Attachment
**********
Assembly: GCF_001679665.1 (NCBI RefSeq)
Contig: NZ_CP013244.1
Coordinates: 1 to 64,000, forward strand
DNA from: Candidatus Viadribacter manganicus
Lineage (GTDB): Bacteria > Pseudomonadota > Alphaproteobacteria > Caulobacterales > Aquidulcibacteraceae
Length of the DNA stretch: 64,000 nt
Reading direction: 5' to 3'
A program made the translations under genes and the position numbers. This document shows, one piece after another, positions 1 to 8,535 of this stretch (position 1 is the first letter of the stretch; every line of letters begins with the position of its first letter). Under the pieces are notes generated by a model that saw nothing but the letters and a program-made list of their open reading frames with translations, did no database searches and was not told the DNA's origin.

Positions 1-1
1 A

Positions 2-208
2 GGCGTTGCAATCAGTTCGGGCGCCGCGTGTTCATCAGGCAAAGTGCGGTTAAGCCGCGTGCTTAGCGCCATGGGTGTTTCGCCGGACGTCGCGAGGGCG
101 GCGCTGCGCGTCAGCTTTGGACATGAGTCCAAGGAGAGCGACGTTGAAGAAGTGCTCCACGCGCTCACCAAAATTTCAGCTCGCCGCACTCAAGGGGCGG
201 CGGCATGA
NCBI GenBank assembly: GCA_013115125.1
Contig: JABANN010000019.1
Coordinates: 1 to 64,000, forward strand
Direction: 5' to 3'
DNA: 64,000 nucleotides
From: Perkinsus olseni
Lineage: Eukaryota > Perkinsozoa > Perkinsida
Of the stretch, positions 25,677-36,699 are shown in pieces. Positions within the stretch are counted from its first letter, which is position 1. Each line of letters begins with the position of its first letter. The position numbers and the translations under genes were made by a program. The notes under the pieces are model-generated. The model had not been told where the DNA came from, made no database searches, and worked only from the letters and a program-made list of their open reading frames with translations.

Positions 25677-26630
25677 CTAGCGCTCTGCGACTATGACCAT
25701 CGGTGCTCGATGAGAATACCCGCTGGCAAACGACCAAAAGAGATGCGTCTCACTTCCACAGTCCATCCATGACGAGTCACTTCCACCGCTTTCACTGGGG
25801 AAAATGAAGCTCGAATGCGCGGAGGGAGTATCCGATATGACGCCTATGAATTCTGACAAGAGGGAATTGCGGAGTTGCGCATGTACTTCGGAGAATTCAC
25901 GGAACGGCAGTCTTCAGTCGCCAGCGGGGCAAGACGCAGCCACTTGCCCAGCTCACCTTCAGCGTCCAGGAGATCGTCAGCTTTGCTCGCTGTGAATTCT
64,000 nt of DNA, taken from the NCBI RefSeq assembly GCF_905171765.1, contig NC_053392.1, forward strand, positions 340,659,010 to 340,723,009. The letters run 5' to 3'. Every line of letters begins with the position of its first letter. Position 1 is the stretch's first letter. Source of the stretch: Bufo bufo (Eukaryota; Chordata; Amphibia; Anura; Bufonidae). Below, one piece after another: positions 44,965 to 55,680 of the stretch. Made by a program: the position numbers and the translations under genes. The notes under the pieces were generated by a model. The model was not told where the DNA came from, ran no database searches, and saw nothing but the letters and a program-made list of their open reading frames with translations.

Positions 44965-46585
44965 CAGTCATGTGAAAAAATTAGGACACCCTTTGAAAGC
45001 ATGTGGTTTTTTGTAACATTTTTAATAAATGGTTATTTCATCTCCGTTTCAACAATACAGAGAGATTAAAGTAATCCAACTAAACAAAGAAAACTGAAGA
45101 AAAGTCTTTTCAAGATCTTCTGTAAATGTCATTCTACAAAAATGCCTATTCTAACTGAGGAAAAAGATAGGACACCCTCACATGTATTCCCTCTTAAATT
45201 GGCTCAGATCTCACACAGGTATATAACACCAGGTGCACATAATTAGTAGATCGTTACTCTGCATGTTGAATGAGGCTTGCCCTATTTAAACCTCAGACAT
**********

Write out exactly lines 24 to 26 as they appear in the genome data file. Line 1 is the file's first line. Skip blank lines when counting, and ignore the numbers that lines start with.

25677 CTAGCGCTCTGCGACTATGACCAT
25701 CGGTGCTCGATGAGAATACCCGCTGGCAAACGACCAAAAGAGATGCGTCTCACTTCCACAGTCCATCCATGACGAGTCACTTCCACCGCTTTCACTGGGG
25801 AAAATGAAGCTCGAATGCGCGGAGGGAGTATCCGATATGACGCCTATGAATTCTGACAAGAGGGAATTGCGGAGTTGCGCATGTACTTCGGAGAATTCAC